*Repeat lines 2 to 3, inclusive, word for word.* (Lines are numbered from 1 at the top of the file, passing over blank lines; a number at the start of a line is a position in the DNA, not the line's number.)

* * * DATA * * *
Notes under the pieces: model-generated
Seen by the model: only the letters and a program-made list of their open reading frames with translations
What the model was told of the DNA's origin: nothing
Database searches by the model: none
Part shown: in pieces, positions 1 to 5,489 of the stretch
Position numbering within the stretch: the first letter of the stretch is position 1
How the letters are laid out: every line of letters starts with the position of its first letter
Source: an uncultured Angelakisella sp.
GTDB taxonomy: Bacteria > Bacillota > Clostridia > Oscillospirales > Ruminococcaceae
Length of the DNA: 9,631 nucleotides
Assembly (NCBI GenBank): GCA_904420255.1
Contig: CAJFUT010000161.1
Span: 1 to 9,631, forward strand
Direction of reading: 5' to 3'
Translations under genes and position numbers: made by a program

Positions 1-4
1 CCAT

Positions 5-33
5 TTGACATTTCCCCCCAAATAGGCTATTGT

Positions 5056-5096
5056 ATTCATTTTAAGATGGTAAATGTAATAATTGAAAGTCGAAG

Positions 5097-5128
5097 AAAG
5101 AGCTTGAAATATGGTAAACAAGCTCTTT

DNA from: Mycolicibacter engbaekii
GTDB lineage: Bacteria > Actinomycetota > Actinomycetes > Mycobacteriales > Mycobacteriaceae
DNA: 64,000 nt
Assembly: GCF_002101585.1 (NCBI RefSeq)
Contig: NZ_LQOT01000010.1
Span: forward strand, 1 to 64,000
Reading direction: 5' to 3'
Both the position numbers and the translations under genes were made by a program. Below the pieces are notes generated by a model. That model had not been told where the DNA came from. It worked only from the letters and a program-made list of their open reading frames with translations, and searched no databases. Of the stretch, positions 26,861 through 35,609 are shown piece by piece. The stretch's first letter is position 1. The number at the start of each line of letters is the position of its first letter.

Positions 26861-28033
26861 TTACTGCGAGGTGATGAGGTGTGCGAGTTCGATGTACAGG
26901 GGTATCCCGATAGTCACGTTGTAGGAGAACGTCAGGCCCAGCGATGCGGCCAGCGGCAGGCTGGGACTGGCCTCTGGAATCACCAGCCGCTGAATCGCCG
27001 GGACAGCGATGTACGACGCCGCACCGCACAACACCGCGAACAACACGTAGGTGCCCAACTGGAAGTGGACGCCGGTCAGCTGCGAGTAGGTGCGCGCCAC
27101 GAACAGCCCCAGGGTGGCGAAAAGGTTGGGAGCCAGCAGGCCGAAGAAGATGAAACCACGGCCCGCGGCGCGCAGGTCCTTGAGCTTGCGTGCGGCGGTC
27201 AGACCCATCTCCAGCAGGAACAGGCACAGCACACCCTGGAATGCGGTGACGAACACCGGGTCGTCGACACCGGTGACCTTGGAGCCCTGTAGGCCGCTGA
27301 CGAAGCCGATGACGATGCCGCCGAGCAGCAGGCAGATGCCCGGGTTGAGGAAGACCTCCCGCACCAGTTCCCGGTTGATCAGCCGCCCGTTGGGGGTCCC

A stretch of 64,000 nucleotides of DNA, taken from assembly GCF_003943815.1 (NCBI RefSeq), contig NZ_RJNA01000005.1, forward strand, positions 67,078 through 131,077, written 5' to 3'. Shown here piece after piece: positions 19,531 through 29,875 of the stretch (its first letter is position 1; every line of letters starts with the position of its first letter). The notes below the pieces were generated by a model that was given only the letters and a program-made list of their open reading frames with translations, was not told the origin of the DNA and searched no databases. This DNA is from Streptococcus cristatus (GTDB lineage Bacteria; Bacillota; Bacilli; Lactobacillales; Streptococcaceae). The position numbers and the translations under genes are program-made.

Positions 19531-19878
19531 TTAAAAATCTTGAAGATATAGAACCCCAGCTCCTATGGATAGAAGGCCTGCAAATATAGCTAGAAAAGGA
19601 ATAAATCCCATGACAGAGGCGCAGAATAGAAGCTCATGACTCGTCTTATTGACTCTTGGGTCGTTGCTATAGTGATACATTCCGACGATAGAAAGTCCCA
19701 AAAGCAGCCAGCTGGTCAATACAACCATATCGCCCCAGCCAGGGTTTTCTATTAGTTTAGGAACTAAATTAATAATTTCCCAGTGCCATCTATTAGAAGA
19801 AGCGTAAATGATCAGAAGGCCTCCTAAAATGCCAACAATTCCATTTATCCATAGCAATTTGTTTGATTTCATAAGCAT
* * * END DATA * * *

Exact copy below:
Seen by the model: only the letters and a program-made list of their open reading frames with translations
What the model was told of the DNA's origin: nothing